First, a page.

North Carolina is behind many other states regarding LGBTQ+ equality. According to the Human Rights Campaign, North Carolina is categorized as a “High Priority to Achieve Basic Equality” state, the second lowest category used in the 2021 State Equality Index. Although the existence of any local anti-discrimination ordinances is a large step towards equality, there is still much work to do, and several parties must do more to prevent North Carolina from falling further behind.
First, residents should read their local ordinances to understand the enforcement mechanisms, which often require individual reporting of discrimination to make the ordinances effective. Next, businesses should update their Equal Employment Opportunity Commission and harassment policies to come into compliance. Further, employers should update training materials to include a section on how to recognize and report LGBTQ+ discrimination.
Despite the immediate pressure to bring policies into compliance, local ordinances offer North Carolina businesses a chance to embrace a more diverse workforce. A more “inclusive workplace” offers “better staffing opportunities,” an “improved fit with customers, suppliers, and the public at large,” “improved morale, customer relations, and business opportunities.”
On the state level, North Carolina should pass a uniform state law on anti-discrimination to prevent the confusion that results from a patchwork of protection. For example, only sixteen cities and counties out of one hundred counties have passed any LGBTQ+ protections since the restriction expired. These local ordinances vary as to what protections are offered with no discernable pattern. This lack of uniformity leaves LGBTQ+ individuals in a state of uncertainty as to what rights they enjoy in the city where they work, the city where they live, and any city to which they may travel. Indeed, legal protections only generate change when minority groups have full knowledge on how to exercise their rights. If this system continues, North Carolina garners the risk that any legal change is a mere gesture that does not improve the quality of life for queer residents or visitors.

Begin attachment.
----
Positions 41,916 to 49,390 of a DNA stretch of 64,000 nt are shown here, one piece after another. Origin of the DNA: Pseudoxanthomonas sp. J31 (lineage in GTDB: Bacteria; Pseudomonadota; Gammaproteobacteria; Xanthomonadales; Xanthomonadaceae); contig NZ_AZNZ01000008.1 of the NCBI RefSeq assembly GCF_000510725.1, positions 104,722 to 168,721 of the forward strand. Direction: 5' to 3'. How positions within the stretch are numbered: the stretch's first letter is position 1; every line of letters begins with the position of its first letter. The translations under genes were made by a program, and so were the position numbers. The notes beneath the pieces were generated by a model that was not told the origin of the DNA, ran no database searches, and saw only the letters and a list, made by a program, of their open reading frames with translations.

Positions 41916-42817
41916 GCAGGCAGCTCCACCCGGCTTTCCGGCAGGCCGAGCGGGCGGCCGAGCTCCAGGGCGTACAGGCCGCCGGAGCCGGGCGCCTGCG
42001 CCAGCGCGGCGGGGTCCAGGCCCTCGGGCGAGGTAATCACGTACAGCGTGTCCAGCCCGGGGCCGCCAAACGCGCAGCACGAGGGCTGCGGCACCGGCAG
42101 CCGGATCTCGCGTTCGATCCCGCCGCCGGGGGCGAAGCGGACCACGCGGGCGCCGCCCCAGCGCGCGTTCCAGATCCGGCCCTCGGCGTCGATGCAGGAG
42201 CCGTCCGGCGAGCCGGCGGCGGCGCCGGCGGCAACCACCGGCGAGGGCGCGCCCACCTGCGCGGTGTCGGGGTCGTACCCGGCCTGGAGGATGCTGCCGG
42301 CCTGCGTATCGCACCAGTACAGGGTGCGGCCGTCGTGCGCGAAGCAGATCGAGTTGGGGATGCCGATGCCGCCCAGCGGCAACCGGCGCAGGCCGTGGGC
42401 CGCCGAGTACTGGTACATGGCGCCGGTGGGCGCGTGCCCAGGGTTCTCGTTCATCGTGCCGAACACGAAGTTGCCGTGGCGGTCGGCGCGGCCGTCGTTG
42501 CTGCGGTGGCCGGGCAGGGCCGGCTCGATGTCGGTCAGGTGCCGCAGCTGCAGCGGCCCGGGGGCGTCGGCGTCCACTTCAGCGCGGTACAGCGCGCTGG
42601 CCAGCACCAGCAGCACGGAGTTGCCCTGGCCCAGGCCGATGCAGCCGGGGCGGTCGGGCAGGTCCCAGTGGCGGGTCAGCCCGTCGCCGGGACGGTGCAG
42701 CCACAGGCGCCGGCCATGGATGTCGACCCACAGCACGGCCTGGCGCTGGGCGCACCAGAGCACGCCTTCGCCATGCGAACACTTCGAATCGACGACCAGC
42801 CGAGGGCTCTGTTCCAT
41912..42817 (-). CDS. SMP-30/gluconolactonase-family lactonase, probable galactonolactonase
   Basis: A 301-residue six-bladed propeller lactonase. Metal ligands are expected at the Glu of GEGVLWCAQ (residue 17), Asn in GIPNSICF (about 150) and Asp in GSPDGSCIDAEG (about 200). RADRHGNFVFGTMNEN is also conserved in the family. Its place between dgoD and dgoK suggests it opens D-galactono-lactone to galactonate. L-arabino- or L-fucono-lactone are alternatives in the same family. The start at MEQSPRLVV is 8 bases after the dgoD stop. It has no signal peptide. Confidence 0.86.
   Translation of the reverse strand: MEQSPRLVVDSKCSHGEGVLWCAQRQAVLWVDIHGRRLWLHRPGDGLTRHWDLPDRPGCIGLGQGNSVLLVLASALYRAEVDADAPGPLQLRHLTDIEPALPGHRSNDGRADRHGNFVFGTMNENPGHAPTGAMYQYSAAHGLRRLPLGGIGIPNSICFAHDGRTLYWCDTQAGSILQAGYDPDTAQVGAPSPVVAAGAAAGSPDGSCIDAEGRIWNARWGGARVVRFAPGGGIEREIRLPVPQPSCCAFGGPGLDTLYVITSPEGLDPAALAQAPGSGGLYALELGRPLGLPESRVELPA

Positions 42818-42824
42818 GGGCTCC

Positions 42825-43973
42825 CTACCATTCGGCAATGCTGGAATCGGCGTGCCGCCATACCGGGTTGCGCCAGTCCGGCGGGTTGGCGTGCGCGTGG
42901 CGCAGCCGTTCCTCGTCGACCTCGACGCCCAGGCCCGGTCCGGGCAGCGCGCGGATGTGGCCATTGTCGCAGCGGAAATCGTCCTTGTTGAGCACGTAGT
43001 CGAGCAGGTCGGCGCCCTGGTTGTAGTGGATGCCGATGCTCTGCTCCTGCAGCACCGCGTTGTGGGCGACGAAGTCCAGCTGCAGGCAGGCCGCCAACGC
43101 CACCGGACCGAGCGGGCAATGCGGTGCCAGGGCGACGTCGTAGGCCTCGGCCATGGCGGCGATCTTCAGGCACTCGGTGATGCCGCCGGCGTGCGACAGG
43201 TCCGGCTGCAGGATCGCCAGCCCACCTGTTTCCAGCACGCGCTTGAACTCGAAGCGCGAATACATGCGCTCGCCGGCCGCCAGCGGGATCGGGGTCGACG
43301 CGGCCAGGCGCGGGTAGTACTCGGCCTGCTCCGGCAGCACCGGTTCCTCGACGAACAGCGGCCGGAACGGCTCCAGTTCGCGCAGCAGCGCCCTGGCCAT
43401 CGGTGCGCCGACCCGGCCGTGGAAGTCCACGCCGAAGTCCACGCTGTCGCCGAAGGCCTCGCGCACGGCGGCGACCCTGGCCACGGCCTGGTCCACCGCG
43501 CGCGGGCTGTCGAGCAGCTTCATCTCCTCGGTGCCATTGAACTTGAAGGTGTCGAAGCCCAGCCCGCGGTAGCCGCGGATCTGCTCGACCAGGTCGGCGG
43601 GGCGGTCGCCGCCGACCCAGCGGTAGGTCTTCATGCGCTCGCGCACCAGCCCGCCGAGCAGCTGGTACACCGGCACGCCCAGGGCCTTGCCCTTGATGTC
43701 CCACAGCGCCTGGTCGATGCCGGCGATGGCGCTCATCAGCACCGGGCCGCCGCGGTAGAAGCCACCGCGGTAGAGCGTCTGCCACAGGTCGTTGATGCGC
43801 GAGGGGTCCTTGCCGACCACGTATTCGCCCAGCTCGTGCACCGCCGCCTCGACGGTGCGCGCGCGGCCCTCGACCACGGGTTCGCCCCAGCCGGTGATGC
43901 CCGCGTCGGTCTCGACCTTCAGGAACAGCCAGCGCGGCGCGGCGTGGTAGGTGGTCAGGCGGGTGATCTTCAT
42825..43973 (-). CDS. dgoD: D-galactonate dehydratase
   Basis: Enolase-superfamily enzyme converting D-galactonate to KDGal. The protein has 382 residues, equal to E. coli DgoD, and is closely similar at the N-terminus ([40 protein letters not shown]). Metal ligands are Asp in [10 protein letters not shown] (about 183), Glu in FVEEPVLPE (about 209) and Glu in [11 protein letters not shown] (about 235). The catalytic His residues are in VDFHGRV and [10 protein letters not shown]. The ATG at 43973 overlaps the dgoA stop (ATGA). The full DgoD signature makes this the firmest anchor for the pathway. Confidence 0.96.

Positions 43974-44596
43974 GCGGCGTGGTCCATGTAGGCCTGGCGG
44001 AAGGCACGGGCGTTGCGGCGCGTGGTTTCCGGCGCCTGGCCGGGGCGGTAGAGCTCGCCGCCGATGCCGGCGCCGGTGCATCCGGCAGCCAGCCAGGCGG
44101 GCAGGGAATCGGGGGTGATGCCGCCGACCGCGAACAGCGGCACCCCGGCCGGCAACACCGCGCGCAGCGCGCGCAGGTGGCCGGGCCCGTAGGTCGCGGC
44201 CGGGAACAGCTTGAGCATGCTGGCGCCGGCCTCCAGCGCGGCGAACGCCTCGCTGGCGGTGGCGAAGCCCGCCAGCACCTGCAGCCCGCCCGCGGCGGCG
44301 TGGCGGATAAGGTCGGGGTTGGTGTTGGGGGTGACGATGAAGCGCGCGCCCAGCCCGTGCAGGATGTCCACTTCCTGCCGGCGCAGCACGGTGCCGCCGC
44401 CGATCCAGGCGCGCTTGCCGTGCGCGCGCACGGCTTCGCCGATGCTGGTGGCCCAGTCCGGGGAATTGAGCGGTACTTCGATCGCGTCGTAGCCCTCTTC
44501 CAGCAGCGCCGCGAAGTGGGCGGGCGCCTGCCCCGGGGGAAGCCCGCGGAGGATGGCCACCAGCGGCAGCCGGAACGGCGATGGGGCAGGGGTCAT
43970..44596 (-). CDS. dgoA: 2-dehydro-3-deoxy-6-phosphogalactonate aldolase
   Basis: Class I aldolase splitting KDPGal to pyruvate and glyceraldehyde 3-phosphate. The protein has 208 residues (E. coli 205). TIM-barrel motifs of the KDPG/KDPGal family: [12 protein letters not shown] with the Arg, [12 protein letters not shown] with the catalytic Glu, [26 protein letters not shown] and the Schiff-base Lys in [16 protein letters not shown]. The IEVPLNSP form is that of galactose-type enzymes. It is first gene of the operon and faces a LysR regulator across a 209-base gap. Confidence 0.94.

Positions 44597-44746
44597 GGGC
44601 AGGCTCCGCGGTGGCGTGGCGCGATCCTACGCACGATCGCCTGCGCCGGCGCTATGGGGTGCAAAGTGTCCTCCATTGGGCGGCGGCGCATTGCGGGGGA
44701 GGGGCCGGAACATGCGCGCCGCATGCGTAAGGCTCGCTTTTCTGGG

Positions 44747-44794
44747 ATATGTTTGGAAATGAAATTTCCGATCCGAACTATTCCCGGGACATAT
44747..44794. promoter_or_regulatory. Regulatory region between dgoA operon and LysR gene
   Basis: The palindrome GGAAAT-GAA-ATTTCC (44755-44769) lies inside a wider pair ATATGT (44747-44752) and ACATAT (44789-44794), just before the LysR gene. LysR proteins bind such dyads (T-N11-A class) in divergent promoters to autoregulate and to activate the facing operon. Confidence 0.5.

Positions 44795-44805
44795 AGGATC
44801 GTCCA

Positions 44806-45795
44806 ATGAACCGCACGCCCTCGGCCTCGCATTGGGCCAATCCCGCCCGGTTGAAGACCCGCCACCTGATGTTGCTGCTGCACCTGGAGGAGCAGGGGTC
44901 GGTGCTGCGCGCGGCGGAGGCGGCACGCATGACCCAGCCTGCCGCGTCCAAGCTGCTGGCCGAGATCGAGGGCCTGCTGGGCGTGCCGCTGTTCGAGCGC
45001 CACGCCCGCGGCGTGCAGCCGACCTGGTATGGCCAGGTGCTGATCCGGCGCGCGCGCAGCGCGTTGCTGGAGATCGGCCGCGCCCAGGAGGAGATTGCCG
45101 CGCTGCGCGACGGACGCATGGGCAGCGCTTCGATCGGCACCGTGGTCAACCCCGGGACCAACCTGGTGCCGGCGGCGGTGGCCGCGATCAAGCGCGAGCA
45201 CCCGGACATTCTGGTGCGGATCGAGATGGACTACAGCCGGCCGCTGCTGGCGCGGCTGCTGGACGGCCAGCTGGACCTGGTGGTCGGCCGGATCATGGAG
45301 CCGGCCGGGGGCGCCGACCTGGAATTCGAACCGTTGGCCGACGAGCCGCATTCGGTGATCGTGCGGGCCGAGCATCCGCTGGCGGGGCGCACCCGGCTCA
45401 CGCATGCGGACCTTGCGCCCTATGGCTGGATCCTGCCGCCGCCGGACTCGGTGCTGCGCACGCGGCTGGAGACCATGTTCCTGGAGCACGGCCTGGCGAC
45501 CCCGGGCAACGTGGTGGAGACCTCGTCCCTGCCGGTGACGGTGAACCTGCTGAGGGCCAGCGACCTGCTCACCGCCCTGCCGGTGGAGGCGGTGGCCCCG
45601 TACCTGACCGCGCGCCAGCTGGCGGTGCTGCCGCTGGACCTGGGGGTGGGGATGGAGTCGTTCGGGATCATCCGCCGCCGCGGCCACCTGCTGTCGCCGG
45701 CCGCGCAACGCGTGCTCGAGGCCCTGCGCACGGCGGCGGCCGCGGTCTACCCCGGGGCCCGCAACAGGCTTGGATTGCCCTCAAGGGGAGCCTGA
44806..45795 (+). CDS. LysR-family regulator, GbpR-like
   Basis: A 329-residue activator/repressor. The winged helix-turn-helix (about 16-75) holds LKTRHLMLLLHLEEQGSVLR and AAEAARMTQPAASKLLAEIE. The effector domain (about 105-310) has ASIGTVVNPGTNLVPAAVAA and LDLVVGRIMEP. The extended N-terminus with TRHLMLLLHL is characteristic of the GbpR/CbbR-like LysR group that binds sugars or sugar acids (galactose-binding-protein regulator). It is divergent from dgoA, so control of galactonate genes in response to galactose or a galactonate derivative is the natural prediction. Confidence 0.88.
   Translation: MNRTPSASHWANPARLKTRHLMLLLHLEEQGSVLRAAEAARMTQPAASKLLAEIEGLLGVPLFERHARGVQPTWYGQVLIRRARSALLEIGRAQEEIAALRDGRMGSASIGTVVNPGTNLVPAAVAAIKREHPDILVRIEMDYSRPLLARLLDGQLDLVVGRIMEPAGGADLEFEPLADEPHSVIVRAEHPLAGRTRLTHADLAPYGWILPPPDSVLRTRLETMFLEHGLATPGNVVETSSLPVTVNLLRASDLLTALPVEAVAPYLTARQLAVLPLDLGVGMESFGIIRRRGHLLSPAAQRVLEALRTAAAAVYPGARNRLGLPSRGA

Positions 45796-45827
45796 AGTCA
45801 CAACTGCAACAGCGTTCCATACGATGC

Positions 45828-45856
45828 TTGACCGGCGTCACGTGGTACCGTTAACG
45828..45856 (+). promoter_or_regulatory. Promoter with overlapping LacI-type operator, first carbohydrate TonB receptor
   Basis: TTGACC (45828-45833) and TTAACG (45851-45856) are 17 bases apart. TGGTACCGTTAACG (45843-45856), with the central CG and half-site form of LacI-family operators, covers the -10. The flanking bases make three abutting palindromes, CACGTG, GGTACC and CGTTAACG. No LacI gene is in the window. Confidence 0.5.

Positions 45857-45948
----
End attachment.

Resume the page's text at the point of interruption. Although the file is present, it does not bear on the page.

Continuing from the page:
Further, if North Carolina continues debating protections that are standard in many other states, North Carolina could continue to fall behind as pressing issues arise. By still debating employment and housing discrimination, North Carolina is unprepared to consider upcoming concerns such as protecting “the ability of transgender youth to live lives as their authentic selves, be that in school classrooms, school bathrooms, school sports,” and preventing laws that “allow people to refuse to provide medical and other services to LGBTQ+ people if they assert a religious justification for doing so.”
Ultimately, the current wave of local action is a positive sign towards LGBTQ+ equality in North Carolina. Yet, North Carolina has the opportunity to do more by using the current traction to promote a broader discussion about inclusivity on a state-wide level—bringing North Carolina to the forefront in fighting for LGBTQ+ rights.
 H.B. 2, 2016 Gen. Assemb., 2d Extra Sess. (N.C. 2016).
 Id. at 115C-521.2(a)(1).
 Susan Hazeldean, Privacy as Pretext, 104 Cornell L. Rev. 1719, 1724 (2019).